Also, I recommend using CBC or CFB, you need an initialization vector (salt) for those modes but it's better than using ECB which is the same as using no mode, that means that you're just encrypting each block independently so any block can be cracked separately. If you use CBC or CFB then to crack a block of data you need to crack the previous block (CBC stands for Cipher Block Chaining).

And last but not least... if you want to encrypt data over a stream, you might be better off using a stream cipher like RC4 instead of a block cipher.

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up vote 0 down vote accepted

It is a little bit embarrassing - but I leave this (answered!) question in here in case anybody ever stumbles upon a similar problem!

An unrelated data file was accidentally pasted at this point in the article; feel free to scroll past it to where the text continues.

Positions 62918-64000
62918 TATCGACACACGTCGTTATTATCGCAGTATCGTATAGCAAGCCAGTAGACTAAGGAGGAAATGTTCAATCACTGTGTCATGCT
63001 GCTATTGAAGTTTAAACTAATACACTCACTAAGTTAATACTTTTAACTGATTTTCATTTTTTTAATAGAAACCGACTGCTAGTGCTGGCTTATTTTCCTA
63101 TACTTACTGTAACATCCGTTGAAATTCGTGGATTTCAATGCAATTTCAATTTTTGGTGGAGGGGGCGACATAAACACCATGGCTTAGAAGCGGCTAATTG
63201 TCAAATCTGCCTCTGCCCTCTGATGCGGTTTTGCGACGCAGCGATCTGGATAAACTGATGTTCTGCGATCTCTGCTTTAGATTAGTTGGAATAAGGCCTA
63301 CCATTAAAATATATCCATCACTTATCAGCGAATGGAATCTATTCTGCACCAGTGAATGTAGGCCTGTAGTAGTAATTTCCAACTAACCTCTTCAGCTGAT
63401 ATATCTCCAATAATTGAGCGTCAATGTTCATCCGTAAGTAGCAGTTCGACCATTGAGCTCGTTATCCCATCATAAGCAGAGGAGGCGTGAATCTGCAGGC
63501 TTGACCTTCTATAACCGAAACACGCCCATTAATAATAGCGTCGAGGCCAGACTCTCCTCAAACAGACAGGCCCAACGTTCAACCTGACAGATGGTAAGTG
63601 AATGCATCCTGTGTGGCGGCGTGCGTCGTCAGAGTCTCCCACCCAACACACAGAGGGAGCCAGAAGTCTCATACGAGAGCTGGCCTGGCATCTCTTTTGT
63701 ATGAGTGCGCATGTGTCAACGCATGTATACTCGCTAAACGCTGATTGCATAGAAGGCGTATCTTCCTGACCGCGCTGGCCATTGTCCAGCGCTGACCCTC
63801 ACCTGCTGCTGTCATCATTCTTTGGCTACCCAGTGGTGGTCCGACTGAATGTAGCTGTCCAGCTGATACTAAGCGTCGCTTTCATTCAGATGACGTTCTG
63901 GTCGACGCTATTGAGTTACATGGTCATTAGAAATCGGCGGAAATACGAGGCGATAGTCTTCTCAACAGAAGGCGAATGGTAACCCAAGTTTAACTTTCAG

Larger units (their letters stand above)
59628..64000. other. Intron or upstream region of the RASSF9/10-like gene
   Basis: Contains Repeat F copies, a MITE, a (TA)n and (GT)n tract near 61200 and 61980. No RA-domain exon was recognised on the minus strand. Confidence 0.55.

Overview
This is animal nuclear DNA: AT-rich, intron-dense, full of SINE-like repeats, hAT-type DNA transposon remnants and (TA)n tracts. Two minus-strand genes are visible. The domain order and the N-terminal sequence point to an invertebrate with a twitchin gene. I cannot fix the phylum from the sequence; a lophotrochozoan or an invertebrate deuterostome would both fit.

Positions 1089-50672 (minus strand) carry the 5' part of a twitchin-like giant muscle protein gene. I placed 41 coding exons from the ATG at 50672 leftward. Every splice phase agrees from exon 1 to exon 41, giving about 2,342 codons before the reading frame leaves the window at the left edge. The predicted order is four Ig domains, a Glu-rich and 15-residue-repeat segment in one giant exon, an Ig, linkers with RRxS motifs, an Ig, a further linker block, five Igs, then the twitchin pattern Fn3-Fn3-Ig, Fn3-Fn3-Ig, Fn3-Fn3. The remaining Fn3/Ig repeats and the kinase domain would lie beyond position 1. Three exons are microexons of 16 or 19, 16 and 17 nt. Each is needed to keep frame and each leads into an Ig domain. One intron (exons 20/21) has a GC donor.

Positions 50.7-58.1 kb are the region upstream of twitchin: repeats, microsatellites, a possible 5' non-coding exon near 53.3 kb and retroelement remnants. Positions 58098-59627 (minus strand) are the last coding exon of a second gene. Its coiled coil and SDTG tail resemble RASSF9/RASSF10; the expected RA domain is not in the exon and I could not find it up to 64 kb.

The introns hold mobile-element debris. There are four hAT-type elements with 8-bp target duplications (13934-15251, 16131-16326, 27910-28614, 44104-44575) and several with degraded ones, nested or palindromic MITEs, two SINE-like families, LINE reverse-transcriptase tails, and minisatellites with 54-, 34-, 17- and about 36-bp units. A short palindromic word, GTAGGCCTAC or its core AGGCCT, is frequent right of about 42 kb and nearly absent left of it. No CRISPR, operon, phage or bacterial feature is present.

The reason I got xx bytes correctly decrypted followed by trash is easily explained - shame on me!

We had XML files encrypted on a Linux system. The decryption within the system itself worked fine; but whenever I tried to decrypt them on my Windows machine it failed like described.

WHY? Because the files' extensions are XML - and my WinScp FTP tool treats file with XML extension as text files - AND replaces each LF (#10) with CR LF (#13#10)!

Thus, the decryption worked correctly until the first stupid CR character was hit! :-(

So, we learn: never give a binary file the extension of a text file unless you want trouble! *sigh*